Thursday, April 24, 2014

David Bowie - The Rise and Fall of Ziggy Stardust and the Spiders From Mars

There are some records that are so iconic that there hardly seems a reason to mention them, no matter how
much I dig them, but I am surprised that I never wrote about this 30th anniversary, 2-CD edition of this album. Besides the classic record, there is a full CD of outtakes, demos and assorted non-LP cuts.

The actual record opened with the fairly mellow attempt at prophecy that sets the stage for the concept, "Five Years", which supposedly led the Germs' Darby Crash to commit suicide - a terrible reason if there ever was one. This is followed by the syncopated rhythm of "Soul Love", a half acoustic/half electric number that shows off some of Bowie's soulful sax playing. But then we come to a truly powerful cut, "Moonage Daydream", with its huge, stop-time opening chords - Mick Ronson shines here with a great tone and a terrific echoed lead ending the song. The horns and strings here actually add to the song rather than detract, as is often the case. It is kinda funny how much the acoustic guitar dominates this album, as in "Star Man" - another string-laden, sci-fi ballad in the style of "Space Oddity" that tells the tale of aliens contacting the freaks on earth. The one cover of the album is another ballad, "It Ain't Easy" - I'm not familiar with the original by Ron Davies - with quiet verses and big choruses - a bit of a theme on this record.

Bowie's lyrics are always a bit oblique and while it is apparent that "Lady Stardust" is intended to tell the story of the androgynous lead character, it's hard to tell exactly what that story is! "Star" has some cool drum rolls, pounding piano and power chords and apparently is part of the "rise" of Ziggy to a "rock'n'roll star". This leads into one of his most potently rockin' tunes, "Hang On To Yourself", with a terrific chord riff, flying bass line and catchy chorus - along with a groovy, melodic lead break. Of course, the title track is a true classic, with more fine Ronson guitar work - highly melodic at times and monstrous at others. The third track of the heavy triumvirate is "Suffragette City", a pure rocker than nearly every cover band in the 70's had to do - if only so they could scream "wham, bam, thank you m'am!". The album closer is the dramatic "Rock'n'Roll Suicide" (certain to have influenced Darby, as well, unfortunately), that builds into a plea to "give me your hand!"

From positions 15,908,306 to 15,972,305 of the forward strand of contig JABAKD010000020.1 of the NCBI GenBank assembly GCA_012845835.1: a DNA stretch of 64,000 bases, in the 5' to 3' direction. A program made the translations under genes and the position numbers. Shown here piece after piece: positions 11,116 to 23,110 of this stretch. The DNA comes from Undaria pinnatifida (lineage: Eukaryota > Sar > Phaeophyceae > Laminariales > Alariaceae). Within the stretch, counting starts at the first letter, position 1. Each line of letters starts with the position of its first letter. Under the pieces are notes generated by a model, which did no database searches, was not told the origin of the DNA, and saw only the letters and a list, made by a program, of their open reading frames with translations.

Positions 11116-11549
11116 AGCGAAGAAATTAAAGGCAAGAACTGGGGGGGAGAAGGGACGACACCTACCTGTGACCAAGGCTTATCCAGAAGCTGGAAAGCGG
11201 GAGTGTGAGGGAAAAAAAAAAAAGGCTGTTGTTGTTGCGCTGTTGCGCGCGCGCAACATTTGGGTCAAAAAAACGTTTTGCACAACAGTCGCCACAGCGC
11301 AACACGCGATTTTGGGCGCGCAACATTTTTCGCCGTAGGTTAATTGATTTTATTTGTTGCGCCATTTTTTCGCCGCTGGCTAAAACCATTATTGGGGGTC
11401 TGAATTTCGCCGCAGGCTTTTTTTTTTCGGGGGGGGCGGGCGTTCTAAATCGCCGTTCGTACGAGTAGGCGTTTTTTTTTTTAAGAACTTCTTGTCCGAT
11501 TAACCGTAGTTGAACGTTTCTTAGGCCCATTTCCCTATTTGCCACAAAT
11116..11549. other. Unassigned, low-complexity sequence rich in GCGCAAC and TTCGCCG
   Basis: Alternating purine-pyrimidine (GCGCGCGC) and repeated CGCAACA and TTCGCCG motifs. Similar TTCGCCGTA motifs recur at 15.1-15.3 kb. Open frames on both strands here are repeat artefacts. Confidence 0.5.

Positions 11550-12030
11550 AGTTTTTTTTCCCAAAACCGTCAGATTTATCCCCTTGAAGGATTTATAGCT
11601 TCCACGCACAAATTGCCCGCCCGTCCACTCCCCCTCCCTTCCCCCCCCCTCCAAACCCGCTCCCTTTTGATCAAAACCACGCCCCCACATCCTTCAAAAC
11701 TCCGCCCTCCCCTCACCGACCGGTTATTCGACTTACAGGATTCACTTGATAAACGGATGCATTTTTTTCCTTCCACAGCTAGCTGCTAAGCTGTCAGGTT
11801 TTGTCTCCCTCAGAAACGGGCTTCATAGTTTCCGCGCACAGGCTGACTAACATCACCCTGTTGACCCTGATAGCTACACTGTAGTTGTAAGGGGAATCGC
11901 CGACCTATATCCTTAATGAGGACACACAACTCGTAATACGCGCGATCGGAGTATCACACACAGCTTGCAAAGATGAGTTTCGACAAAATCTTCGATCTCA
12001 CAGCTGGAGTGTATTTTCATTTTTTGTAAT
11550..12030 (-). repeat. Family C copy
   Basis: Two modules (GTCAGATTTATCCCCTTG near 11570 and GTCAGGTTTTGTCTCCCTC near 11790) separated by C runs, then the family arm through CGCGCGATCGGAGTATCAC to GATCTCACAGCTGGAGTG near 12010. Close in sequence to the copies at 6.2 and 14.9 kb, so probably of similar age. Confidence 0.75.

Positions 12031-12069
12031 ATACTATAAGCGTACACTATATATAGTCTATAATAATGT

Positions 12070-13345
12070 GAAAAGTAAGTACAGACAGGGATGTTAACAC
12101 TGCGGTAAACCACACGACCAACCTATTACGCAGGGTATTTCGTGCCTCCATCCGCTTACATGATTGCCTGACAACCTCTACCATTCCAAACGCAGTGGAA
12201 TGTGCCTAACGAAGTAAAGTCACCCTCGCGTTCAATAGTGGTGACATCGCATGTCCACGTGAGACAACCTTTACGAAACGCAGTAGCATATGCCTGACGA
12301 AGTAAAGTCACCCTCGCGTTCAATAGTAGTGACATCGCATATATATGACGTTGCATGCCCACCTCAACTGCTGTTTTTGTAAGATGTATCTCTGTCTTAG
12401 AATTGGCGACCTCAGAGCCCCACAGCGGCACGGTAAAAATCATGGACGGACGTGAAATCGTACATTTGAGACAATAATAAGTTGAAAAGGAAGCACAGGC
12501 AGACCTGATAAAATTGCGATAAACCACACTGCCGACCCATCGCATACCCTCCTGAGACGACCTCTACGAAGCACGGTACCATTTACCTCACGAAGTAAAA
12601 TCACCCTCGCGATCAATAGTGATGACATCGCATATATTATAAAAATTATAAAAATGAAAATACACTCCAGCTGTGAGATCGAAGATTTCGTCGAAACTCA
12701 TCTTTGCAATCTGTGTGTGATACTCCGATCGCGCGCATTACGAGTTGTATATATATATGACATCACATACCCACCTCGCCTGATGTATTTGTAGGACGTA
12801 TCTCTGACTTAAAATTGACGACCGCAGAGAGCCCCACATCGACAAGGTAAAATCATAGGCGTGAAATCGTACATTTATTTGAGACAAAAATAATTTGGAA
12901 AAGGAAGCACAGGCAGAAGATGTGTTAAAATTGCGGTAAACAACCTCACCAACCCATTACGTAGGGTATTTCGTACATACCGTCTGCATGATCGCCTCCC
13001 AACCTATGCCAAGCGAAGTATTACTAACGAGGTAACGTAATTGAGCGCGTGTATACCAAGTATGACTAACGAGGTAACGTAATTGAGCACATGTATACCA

The bonus CD includes very different versions of "Moonage Daydream" and "Hang On To Yourself" - different arrangement and lyrics - and while the "official" versions are superior, these are quite cool to hear. Same with the "Lady Stardust" and "Ziggy Stardust" demos. The non-LP cuts here include "John, I'm Only Dancing", which must be one of the first openly bi-sexual r'n'r songs, that also happens to be a movin' rocker, with more cool guitar work from Ronson. Another tune that could easily have fit into the Ziggy album is "Velvet Goldmine", the tune the unfortunately inferior glam-rock movie was named after. Sounding almost like an outtake from the electric-guitar dominated The Man Who Sold the World, "Holy Holy" is practically legendary since it was hard to find, which is too bad, as it is a fine rocker. Jacques Brel's "Amsterdam" is a solo acoustic number that I've heard a number of times, but must be on odd compilations, though it would not have been out of place on Bowie's early albums. There is another version of The Man Who Sold the World's "The Supermen" and a cool take on Chuck Berry's "Round and Round" (think this is different from the one on the BBC sessions) before the literal cock-rock of "Sweet Head" and the finale of a new mix of "Moonage Daydream".

Of course, this is an essential album and the high quality of the extras here - besides the music, the packaging is great with a huge, full-color booklet - means that this 2-CD set is the one to get!